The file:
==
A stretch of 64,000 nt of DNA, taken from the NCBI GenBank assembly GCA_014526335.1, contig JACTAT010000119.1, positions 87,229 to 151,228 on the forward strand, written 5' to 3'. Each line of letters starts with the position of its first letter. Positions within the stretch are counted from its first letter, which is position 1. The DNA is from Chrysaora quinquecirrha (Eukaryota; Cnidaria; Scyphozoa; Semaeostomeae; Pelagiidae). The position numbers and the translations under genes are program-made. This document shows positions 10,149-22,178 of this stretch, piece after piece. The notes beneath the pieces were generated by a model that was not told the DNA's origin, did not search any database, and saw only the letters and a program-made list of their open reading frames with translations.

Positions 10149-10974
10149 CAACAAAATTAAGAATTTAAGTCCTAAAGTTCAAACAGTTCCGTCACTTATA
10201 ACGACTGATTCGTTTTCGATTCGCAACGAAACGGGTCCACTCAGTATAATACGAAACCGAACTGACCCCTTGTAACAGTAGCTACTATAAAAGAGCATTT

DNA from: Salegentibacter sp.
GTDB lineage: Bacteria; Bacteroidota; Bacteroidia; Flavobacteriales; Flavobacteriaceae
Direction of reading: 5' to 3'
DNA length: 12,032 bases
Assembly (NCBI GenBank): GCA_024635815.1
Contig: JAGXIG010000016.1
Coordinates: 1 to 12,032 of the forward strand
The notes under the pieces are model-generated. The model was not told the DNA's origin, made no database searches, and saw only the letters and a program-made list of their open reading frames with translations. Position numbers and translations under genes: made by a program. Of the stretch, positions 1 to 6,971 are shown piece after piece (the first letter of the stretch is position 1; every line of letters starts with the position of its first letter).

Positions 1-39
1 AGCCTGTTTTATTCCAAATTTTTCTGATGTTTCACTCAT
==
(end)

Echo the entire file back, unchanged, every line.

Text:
A stretch of 64,000 nt of DNA, taken from the NCBI GenBank assembly GCA_014526335.1, contig JACTAT010000119.1, positions 87,229 to 151,228 on the forward strand, written 5' to 3'. Each line of letters starts with the position of its first letter. Positions within the stretch are counted from its first letter, which is position 1. The DNA is from Chrysaora quinquecirrha (Eukaryota; Cnidaria; Scyphozoa; Semaeostomeae; Pelagiidae). The position numbers and the translations under genes are program-made. This document shows positions 10,149-22,178 of this stretch, piece after piece. The notes beneath the pieces were generated by a model that was not told the DNA's origin, did not search any database, and saw only the letters and a program-made list of their open reading frames with translations.

Positions 10149-10974
10149 CAACAAAATTAAGAATTTAAGTCCTAAAGTTCAAACAGTTCCGTCACTTATA
10201 ACGACTGATTCGTTTTCGATTCGCAACGAAACGGGTCCACTCAGTATAATACGAAACCGAACTGACCCCTTGTAACAGTAGCTACTATAAAAGAGCATTT

DNA from: Salegentibacter sp.
GTDB lineage: Bacteria; Bacteroidota; Bacteroidia; Flavobacteriales; Flavobacteriaceae
Direction of reading: 5' to 3'
DNA length: 12,032 bases
Assembly (NCBI GenBank): GCA_024635815.1
Contig: JAGXIG010000016.1
Coordinates: 1 to 12,032 of the forward strand
The notes under the pieces are model-generated. The model was not told the DNA's origin, made no database searches, and saw only the letters and a program-made list of their open reading frames with translations. Position numbers and translations under genes: made by a program. Of the stretch, positions 1 to 6,971 are shown piece after piece (the first letter of the stretch is position 1; every line of letters starts with the position of its first letter).

Positions 1-39
1 AGCCTGTTTTATTCCAAATTTTTCTGATGTTTCACTCAT